I believe that this falls under the level of personal responsibility. The less the government is involved in my personal life, the better.

I also believe that this is a symptom of globalization, of which I support. As new people are thrown together, instead of being active members of our community and addressing strangers, we rely on the government to pass laws to keep strangers further away from us.



posted on Mar, 23 2006 @ 09:31 AM
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Originally posted by curme

I had two options, either to leave, or ask them to curb the language. Either option did not require government intervention. I can't imagine grabbing a cop to ask him to tell them to keep the language civilized.

I believe that this falls under the level of personal responsibility. The less the government is involved in my personal life, the better.






Interesting note about personal responsibility. ...Government policies claim that diseases caused by exposures to widespread contamination and pollution are a "personal responsibility" - even though individuals have very little power to control said exposures.

Yet government presumes to intervene and control the use of language. ....?!?


Interesting world we live in.


.

[edit on 23-3-2006 by soficrow]



posted on Mar, 23 2006 @ 09:32 AM
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Originally posted by curme
I had two options, either to leave, or ask them to curb the language. Either option did not require government intervention. I can't imagine grabbing a cop to ask him to tell them to keep the language civilized.

I believe that this falls under the level of personal responsibility. The less the government is involved in my personal life, the better.


Thank you Curme, this is basically what I was getting at in a round about kinda way



posted on Mar, 23 2006 @ 03:32 PM
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Originally posted by soficrow
Interesting note about personal responsibility. ...Government policies claim that diseases caused by exposures to widespread contamination and pollution are a "personal responsibility" - even though individuals have very little power to control said exposures.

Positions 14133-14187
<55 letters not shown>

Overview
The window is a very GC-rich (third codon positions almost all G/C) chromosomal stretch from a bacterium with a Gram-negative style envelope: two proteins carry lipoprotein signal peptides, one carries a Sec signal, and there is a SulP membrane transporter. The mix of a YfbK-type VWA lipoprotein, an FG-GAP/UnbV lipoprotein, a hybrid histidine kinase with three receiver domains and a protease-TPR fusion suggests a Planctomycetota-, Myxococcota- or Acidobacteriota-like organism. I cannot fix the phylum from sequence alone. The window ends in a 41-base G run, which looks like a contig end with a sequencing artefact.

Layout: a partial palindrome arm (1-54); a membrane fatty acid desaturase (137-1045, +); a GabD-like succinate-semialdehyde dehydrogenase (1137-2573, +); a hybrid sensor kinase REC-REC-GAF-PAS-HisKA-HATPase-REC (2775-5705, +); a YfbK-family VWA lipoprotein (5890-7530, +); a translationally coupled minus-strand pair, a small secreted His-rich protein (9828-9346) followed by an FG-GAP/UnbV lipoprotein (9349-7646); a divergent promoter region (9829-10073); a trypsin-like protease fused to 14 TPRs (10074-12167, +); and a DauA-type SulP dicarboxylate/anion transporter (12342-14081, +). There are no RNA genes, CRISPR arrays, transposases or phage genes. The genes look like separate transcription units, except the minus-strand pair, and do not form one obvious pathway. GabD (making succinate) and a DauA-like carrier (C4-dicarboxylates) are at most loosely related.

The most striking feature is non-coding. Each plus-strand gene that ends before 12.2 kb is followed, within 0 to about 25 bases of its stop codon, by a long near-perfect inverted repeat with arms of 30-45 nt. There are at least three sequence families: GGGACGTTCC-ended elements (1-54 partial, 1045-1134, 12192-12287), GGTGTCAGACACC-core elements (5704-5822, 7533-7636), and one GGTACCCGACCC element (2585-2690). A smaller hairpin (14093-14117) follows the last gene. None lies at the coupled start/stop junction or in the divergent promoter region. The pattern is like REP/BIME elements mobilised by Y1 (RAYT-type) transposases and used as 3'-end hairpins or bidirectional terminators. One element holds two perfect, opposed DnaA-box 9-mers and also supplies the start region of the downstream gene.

Yet government presumes to intervene and control the use of language. ....?!?


Which would indicate we have picked some real wieners to represent us.



Perhaps we can surmize that voter incompetance leads to fouling our own nests.



posted on Apr, 4 2006 @ 03:13 AM
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I'm wary of an on-the-spot fine. How do you know the officer doesn't just pocket the money?



posted on Apr, 4 2006 @ 05:59 AM
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"bad" words are useful to vent "bad" feelings, and therefore belong in the vocabularies of all of us. it is just plain silly to expect, much less INSIST, that little kids not hear these words. if little timmy falls down the stairs and gets hurt, why shouldn't he vent by using a choice expletive? it's the OVER use of these words, not their mere existence or occassional airing, that makes for an unpleasant atmosphere. the overuse of government authority does also!



posted on Apr, 13 2006 @ 06:34 AM
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Young people tend to be loud. This is not a slam, just a personal observation. About once a month, I have to ask some group of young people to lower their voices because they are having inappropriate conversations in a public place. This is how the youngsters learn how to get along in the world. I don't need police intervention for this.



posted on Apr, 18 2006 @ 01:19 PM
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Originally posted by Archerette
Actually, I consider tatooing a form of art and a perfect way for individuals to express themselves. Maybe you have assumed too much about me?


So, essentially, what you'd like is for the law to follow your personal preferences? Just because you might not be insulted if some person said "look at the state of him" to you in reference to your tattoos does not mean that everyone else does.


Originally posted by Archerette
He's probably a very kind and generous person being as how he was headed to work at a volunteer youth program (of course that might be some kind of community service that was court ordered).


Now who's assuming things? This amounts to petty snobbery in my books.

The point of having freedom of speech is that we're allowed to say what we want, and that may mean having to hear something you don't like, but that's the price of freedom.



posted on Apr, 18 2006 @ 05:02 PM